If you consider yourself an activist or advocate for social justice, there are some books that absolutely must be on your to-read list. Both fiction and non-fiction works can be extraordinarily mind-opening and can reignite your passion for your cause. Whether your heart lies with environmental activism, gay rights, homeless advocacy or a broader understanding of social justice, these books are worthy of your consideration.
Les Miserables by Victor Hugo, fiction
Les Miserables the book is not identical to Les Miserables the musical. While the character Jean Valjean plays a substantial role in the book, there are whole chapters in which his name isn't even mentioned. The title sums it up: this novel is about the poor, the sick, the oppressed, and all of those who suffer. Victor Hugo was truly ahead of his time (probably ahead of modern time as well) when it comes to social justice and moral philosophy.
The Grapes of Wrath by John Steinbeck, fiction
This careful examination of the Dust Bowl, the Great Depression, and the effects of corporatism and the ensuing expansion of poverty is insightful and heart-rending. Migrant farmers find themselves picking fruit and vegetables to sell for mere pennies a day, meanwhile they are unable to even feed their own families. They watch as corporate farms burn and destroy fruit and vegetables to keep the prices high and prevent the starving from stealing the "extra." They see acre upon acre of land go unused, but they cannot even plant a few carrots because it is owned by the banks and the migrants are charged with trespassing. With poverty as rampant as it is today, The Grapes of Wrath's timeless lessons are particularly relevant.
I Am Malala by Malala Yousafzai, non-fiction
This autobiography co-written by the now-famous young lady shot by the Taliban is important for two main reasons. First, most people in the Western hemisphere equate Islam with jihad extremists -- those who rape women in broad daylight and terrorize school children by shooting at their buses. Malala is a Muslim that advocates peace, and she takes the time to dispel myths and misconceptions about Islam. Secondly, and perhaps even more importantly, she passionately and tirelessly advocates for quality education for all children -- girls as well as boys, poor as well as rich. After reading I Am Malala, you will never take your education for granted again.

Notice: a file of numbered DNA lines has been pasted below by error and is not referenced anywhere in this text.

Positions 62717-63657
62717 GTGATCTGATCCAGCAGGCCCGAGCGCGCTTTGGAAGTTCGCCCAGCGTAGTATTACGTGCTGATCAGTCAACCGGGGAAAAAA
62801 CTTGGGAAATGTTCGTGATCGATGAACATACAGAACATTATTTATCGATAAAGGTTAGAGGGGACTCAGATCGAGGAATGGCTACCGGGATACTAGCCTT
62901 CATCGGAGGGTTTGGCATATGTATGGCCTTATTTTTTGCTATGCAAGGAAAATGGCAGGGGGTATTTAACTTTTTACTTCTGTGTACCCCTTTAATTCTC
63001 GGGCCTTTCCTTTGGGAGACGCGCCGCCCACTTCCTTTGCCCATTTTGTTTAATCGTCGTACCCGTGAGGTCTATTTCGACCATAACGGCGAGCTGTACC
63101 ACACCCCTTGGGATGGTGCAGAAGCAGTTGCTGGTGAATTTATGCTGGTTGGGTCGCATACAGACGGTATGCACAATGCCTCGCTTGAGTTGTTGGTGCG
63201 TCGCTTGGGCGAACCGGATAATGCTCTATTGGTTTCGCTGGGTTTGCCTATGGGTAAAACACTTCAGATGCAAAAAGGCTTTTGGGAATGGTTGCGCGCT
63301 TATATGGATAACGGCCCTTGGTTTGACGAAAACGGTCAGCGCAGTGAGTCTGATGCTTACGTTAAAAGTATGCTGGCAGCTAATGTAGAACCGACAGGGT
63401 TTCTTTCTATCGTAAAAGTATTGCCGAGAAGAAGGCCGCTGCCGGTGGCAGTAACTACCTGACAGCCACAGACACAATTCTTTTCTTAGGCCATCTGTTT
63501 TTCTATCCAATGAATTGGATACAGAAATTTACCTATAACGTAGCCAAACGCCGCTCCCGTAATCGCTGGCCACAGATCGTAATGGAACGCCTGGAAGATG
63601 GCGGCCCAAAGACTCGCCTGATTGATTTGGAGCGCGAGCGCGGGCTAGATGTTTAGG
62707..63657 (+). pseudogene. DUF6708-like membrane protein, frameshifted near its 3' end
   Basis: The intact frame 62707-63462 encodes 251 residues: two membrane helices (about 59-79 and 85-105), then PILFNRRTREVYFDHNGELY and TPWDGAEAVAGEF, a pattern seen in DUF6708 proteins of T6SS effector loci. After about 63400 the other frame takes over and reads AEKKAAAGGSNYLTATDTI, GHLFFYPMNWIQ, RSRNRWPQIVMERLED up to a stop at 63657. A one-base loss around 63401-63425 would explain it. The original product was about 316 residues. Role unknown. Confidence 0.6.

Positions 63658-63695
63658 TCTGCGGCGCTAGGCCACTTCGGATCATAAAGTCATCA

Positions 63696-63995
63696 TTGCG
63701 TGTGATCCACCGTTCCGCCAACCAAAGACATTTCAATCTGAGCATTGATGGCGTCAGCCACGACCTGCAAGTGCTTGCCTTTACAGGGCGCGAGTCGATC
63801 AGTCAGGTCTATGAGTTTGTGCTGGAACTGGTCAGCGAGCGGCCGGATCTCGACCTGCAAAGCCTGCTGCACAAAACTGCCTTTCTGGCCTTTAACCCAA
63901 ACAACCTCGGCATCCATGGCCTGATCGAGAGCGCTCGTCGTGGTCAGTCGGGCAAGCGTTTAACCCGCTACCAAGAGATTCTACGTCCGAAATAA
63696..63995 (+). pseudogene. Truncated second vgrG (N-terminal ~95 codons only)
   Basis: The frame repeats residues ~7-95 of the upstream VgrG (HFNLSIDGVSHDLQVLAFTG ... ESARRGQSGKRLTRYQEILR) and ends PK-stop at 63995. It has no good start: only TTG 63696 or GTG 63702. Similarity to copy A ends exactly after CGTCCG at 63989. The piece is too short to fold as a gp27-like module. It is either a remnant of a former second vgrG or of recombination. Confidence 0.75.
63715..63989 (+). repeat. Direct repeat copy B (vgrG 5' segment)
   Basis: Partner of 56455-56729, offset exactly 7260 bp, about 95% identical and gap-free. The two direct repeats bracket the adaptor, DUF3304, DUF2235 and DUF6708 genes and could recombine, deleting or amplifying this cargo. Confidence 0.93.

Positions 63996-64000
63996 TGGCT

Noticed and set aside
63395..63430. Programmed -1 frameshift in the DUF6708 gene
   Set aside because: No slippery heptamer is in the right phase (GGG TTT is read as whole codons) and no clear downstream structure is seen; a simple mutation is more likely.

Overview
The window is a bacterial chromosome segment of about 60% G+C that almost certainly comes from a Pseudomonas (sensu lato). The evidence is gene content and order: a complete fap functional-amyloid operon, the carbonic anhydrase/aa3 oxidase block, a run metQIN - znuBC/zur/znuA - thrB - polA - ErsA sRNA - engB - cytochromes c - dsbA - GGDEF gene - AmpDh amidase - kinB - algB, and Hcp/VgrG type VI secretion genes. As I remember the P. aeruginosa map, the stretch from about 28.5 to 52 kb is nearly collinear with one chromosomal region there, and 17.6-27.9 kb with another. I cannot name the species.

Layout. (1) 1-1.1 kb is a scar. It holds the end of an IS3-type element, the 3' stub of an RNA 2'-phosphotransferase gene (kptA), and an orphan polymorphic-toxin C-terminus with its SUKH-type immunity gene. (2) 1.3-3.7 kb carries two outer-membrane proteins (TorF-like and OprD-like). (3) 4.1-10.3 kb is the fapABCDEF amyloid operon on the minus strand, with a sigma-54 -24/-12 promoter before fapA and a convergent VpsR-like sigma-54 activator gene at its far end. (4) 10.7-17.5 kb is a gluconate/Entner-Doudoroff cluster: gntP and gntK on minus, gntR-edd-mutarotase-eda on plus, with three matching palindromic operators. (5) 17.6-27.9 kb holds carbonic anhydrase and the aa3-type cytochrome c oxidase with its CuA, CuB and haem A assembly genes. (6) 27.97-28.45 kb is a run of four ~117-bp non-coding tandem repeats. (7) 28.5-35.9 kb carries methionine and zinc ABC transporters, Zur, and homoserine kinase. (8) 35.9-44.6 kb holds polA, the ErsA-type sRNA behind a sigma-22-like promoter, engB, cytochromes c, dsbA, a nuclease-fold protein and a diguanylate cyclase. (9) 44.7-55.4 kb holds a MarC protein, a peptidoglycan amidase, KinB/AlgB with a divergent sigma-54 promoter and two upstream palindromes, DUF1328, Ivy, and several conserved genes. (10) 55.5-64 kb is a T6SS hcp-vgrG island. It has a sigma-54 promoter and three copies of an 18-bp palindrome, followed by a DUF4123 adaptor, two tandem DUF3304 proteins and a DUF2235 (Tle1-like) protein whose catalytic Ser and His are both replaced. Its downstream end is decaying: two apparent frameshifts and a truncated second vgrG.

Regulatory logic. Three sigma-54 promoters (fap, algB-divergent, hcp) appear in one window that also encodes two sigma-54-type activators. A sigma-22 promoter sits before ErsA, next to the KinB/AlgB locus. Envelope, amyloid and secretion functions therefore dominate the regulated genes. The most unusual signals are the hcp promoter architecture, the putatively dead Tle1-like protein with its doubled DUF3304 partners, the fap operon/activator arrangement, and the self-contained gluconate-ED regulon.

Ishmael by Daniel Quinn, fiction
This is one for the environmentalists. The idea is that the farther away we get from our natural state of being, the more harm we cause to the planet and ultimately to ourselves. Cars are nice, computers are nice, the internet is nice, but at what cost? Humans have, albeit unintentionally, caused the decline or extinction of numerous other species, polluted the air and water, and made land unlivable due to over-farming. In the process, we have left a vast many of our own kind without shelter, food, or drinkable water. The more we "progress," the more damage we ultimately do. But what is the alternative? Ishmael has an answer.
Two Boys Kissing by Daniel Levithan, fiction
It is a rare and wonderful thing to come across a book that is so beautifully and powerfully written as "Two Boys Kissing." Some of the story is built on true events, which makes it that much more compelling, but the real beauty is that it is narrated by "those of us that came before" -- gay men that struggled, suffered and died from AIDS, suicide or hate crimes. Their purpose is to now watch over young men that are struggling with their identity, their feelings, their families and other parts of their lives that are, for better or worse, affected by their sexuality. Those of us who are straight will never fully understand their daily struggles, but at least we can have some insight.
An Uniquet Mind by Kay Redfield Jamison, non-fiction
Stigma surrounding mental health is as real today as it was decades ago. The author is both a psychologist and a patient with manic depressive disorder. In her brave and compelling autobiography, she dispels the myths about mental illness. She also gives the reader detailed descriptions about what living with a mental disorder is like. If you know someone with an unquiet mind, you can't afford to pass this book up.